- an obstacle in a slalom race, consisting of two upright poles anchored in the snow a certain distance apart.
- the opening between these poles, through which a competitor in a slalom race must ski.
- Also called ingate.a channel or opening in a mold through which molten metal is poured into the mold cavity.
- the waste metal left in such a channel after hardening.
- a signal that makes an electronic circuit operative or inoperative either for a certain time interval or until another signal is received.
- Also called logic gate.a circuit with one output that is activated only by certain combinations of two or more inputs.
verb (used with object), gat·ed, gat·ing.
- to control the operation of (an electronic device) by means of a gate.
- to select the parts of (a wave signal) that are within a certain range of amplitude or within certain time intervals.
verb (used without object), gat·ed, gat·ing.
- to reject (a person), as one's fiancé, lover, or friend.
- to dismiss from one's employ: They gave him the gate because he was caught stealing.
Origin of gate1
Origin of gate2
Related Words for gatebar, fence, exit, door, port, doorway, conduit, opening, lock, passage, access, egress, portal, way, issue, gateway, slammer, weir, portcullis, turnstile
Examples from the Web for gate
Contemporary Examples of gate
The Florida GOP senator stormed out of the gate Wednesday in the highest of dudgeons.Rubio’s Embargo Anger Plays to the Past
December 19, 2014
They dumped his body at the gate of a black cemetery—his head and right arm were gone.Greil Marcus Talks About Trying to Unlock Rock and Roll in 10 Songs
November 17, 2014
“We shoot at Sunset Gower Studios, and you can see the street through the gate,” he says.Jeff Daniels Defends Aaron Sorkin and the ‘Dumb and Dumber’ Toilet Scene
November 7, 2014
In earlier centuries academies existed to decide what was art, while today we have gallerists and critics at the gate.Blurred Lines at NY Sketchbook Museum
November 1, 2014
To his astonishment, the driver found the gate open; guards already had abounded the border post.Iran Says It’s Under Attack by ISIS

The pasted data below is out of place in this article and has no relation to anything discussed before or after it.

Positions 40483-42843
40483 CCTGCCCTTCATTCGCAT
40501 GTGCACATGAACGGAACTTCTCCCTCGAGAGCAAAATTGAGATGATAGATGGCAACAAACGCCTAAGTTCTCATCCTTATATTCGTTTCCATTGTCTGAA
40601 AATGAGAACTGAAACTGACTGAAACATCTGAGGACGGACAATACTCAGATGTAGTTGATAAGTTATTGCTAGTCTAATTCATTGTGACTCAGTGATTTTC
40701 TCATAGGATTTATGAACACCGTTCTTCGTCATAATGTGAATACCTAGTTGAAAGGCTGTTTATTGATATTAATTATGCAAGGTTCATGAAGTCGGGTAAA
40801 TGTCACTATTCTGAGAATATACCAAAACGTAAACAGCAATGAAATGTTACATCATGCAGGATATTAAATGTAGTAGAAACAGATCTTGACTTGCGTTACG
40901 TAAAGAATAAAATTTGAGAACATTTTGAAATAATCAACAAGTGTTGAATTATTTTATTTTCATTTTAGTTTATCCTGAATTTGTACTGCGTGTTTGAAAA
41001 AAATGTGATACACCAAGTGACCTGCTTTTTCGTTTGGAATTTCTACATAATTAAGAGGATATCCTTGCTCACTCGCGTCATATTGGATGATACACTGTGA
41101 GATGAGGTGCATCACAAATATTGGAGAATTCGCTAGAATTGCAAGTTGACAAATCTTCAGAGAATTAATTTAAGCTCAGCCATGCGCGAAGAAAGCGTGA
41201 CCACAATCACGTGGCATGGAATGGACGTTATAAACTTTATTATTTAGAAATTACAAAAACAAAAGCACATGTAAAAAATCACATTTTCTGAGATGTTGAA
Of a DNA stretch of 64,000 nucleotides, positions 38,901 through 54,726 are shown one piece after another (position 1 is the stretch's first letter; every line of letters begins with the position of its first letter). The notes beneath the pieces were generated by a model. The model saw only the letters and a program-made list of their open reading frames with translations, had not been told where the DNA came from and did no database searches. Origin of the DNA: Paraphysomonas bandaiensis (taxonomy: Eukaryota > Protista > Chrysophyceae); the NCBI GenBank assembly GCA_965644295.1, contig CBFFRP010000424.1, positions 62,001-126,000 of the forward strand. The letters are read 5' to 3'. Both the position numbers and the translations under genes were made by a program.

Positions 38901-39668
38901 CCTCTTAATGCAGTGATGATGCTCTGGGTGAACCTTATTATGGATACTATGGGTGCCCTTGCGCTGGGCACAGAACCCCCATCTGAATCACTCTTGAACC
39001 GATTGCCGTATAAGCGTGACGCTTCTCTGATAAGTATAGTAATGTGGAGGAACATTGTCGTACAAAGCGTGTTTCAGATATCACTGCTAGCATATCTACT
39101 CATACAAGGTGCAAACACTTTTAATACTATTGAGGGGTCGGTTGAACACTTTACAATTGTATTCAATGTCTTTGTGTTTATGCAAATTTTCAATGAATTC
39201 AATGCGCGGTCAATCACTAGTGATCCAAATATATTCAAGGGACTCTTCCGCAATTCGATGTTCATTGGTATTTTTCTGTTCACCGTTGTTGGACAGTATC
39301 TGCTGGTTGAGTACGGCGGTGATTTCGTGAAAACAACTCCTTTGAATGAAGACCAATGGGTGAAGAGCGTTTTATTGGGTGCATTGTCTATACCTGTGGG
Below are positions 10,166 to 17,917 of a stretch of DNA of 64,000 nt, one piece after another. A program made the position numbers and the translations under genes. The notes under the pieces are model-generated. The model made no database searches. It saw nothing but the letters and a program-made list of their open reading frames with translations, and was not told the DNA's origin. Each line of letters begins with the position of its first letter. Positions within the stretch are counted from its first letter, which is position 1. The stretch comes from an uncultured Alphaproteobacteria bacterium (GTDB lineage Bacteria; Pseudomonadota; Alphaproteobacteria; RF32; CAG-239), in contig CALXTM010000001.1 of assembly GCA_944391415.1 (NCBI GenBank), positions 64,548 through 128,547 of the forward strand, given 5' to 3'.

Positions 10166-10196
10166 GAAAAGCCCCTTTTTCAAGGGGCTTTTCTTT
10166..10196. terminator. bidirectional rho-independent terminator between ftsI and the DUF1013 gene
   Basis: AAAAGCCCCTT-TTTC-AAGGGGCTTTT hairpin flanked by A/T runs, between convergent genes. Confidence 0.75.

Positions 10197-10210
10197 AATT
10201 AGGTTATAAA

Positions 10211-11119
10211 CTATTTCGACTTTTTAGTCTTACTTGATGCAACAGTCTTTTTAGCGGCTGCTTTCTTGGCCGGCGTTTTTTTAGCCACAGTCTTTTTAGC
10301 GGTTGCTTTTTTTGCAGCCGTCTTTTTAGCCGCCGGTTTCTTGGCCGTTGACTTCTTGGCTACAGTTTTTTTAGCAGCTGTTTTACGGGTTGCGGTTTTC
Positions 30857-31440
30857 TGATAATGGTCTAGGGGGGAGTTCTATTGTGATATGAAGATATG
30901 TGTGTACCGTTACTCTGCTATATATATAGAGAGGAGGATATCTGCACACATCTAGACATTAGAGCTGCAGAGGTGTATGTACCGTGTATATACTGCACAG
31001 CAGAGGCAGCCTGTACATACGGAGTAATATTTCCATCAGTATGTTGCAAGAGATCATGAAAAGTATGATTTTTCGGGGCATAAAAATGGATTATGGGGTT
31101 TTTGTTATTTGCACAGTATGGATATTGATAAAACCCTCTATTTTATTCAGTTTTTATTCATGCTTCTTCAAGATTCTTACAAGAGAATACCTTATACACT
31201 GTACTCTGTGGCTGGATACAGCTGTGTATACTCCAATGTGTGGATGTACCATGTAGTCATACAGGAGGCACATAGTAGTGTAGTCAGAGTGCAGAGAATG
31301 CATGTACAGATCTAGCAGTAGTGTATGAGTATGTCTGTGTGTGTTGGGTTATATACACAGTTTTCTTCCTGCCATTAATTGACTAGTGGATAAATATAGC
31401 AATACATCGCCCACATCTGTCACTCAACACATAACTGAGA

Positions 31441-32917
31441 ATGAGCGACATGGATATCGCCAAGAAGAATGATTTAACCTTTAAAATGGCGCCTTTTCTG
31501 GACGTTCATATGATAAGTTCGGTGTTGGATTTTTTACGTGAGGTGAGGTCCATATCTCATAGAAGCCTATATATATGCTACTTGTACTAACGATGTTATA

Jassem Al Salami
October 9, 2014
Historical Examples of gate
They arrived at the gate without question or hindrance; but found it fastened.
Over the gate was written in large letters, 'The Entrance of Mortals.'
Only Ambrose was, at parting for the night, obliged to ask him for the key of the gate.The Armourer's Prentices
Charlotte M. Yonge
And the clipped privet bush by the trellis and the may tree by the gate.Life and Death of Harriett Frean
Next day he called at the gate, on horseback, to inquire for mistress.To be Read at Dusk
- the number of people admitted to a sporting event or entertainment
- the total entrance money received from them
- a logic circuit having one or more input terminals and one output terminal, the output being switched between two voltage levels determined by the combination of input signals
- a circuit used in radar that allows only a fraction of the input signal to pass
Word Origin for gate
Word Origin for gate
noun Scot and Northern English dialect
Word Origin for gate
n combining form
Word Origin for -gate
"opening, entrance," Old English geat (plural geatu) "gate, door, opening, passage, hinged framework barrier," from Proto-Germanic *gatan (cf. Old Norse gat "opening, passage," Old Saxon gat "eye of a needle, hole," Old Frisian gat "hole, opening," Dutch gat "gap, hole, breach," German Gasse "street"), of unknown origin. Meaning "money collected from selling tickets" dates from 1896 (short for gate money, 1820). Gate-crasher is from 1927. Finnish katu, Lettish gatua "street" are Germanic loan-words.
"provide with a gate," 1906, from gate (n.). Originally of moulds. Related: Gated (1620s). Gated community recorded by 1989 (earliest reference to Emerald Bay, Laguna Beach, Calif.
suffix attached to any word to indicate "scandal involving," 1973, abstracted from Watergate, the Washington, D.C., building complex, home of the National Headquarters of the Democratic Party when it was burglarized June 17, 1972, by operatives later found to be working for the staff and re-election campaign of U.S. President Richard Nixon.
see crash the gate; give someone the air (gate).